Today, if you put out a product that appears racist, you are going to “earn” some media attention.
If you believe the old saw “all media coverage is good media coverage,” offending your market base and having to pull a product you already paid to manufacture and ship might “work” for you. However, if you believe in developing a positive customer relationship and nurturing your buyers into engaged fans, you may want to avoid enraging them.
Otherwise, you might end up spending up all your earned media time apologizing.
Gucci was recently forced to walk back a product release after one of its newest items was shown to have blatant racist messaging. The item, a black balaclava sweater came with a “collar” that extended up to cover half the face. In the middle of this collar was a red-rimmed slit, which, when worn, appeared to be lips.
— CNN International (@cnni) February 7, 2019
Almost as soon as the item image popped up online, Gucci fans revolted. The public outcry was so fierce and so universal, that Gucci was forced to immediately apologize. The company also pulled the garment off store shelves and websites. To the public, Gucci said the incident offered a “powerful learning moment for the Gucci team and beyond.”
What exactly is being conveyed here? That Gucci views this as an object lesson for everyone? It’s not a good choice of message, because the question is not “what can we all learn?” The question customers are asking is: “What were you thinking!” They are still asking, and Gucci has failed to answer the question.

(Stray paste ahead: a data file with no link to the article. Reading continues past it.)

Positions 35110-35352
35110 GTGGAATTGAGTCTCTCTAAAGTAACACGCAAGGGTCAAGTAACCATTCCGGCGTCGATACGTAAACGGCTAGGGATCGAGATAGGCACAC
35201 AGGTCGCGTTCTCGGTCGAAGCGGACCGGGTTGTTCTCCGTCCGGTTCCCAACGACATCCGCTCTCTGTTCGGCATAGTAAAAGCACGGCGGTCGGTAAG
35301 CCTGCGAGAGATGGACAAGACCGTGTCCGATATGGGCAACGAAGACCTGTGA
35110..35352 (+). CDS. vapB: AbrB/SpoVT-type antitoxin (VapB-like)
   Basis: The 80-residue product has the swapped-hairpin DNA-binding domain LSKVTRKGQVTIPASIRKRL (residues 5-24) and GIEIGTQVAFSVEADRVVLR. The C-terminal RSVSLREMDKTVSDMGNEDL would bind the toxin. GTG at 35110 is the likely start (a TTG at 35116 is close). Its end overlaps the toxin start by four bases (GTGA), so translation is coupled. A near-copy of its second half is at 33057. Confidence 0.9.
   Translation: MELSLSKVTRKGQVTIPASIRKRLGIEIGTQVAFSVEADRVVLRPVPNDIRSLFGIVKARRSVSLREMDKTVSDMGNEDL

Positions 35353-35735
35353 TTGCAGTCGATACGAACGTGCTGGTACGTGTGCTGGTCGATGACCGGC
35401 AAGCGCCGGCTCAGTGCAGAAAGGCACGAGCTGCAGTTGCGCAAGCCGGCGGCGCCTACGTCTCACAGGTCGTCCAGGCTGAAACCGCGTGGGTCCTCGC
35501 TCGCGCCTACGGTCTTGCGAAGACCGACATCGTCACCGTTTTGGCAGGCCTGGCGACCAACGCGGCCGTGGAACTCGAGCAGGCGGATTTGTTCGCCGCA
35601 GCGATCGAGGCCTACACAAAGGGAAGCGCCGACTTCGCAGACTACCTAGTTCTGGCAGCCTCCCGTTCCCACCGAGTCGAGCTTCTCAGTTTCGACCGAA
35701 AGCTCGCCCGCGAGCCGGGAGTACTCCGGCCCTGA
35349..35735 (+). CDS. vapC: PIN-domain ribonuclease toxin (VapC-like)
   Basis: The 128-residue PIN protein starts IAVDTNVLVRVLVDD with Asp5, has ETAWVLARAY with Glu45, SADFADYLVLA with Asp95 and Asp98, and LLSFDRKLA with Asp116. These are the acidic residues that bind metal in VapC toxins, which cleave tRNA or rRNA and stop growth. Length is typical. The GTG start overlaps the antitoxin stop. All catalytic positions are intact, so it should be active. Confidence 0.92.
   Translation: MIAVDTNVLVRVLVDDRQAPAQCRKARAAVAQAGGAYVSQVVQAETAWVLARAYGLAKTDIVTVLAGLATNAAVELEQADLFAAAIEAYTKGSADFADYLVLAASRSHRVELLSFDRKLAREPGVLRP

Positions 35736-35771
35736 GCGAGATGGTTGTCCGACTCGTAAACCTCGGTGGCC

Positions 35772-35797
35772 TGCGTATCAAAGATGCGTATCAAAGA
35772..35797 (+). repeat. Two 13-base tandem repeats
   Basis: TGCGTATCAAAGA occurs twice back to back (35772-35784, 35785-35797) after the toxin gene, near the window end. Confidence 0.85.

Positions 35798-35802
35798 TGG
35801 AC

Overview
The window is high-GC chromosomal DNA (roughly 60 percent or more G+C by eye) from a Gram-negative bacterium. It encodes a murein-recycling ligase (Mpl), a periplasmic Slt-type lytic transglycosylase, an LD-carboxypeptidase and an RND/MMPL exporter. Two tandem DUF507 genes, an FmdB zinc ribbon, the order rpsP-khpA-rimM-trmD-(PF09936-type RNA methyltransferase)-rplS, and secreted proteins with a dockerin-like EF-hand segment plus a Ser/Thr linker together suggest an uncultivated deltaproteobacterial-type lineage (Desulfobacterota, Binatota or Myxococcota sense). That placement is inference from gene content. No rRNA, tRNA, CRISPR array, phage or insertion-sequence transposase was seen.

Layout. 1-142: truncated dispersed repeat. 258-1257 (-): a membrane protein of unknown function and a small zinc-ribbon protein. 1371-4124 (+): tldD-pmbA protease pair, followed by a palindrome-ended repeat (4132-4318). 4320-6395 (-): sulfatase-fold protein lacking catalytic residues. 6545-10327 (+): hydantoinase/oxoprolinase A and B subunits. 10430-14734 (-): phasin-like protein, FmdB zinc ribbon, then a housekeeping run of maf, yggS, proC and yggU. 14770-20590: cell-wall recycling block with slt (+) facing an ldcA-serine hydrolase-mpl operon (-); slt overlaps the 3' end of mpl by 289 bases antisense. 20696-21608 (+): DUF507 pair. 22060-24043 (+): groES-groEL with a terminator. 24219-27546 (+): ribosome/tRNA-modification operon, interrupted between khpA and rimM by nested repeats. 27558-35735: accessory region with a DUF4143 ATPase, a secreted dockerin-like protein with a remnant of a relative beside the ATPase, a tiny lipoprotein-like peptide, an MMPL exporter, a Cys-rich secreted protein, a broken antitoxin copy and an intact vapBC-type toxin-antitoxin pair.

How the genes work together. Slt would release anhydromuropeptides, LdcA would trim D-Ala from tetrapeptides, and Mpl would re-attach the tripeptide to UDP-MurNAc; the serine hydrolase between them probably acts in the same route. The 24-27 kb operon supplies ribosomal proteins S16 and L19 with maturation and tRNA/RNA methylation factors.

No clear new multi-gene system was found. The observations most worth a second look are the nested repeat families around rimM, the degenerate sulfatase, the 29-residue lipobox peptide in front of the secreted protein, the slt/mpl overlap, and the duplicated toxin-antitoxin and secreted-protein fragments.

Their response is far from unique.
Another luxury fashion brand, Prada, had to apologize last December for marketing a purse with a “monkey” that clearly evoked blackface. Prada told offended consumers that the company “abhors racist imagery” before pulling the product.
Dolce & Gabbana also had to issue a video apology after one of the company’s designers insulted Chinese people. In this case, the remarks were made in a private chat, but as has been established time and time again—if it’s online, it’s not private.
The company was forced to cancel a Shanghai runway show after the insulting comments were made public, which was only the beginning of the backlash. Asian promoters and influencers dropped campaigns and some Chinese websites blacklisted the brand.
Some in the fashion industry have characterized the brands’ choices honest mistakes, and saying they probably did not mean to be racist. For consumers, however, meaning well is not enough. From a PR perspective, one of the first questions that must be asked is “How will this be perceived?”
When you fail to answer that question accurately, there can be serious financial consequences.
Ronn Torossian is CEO of NYC-based PR firm 5WPR.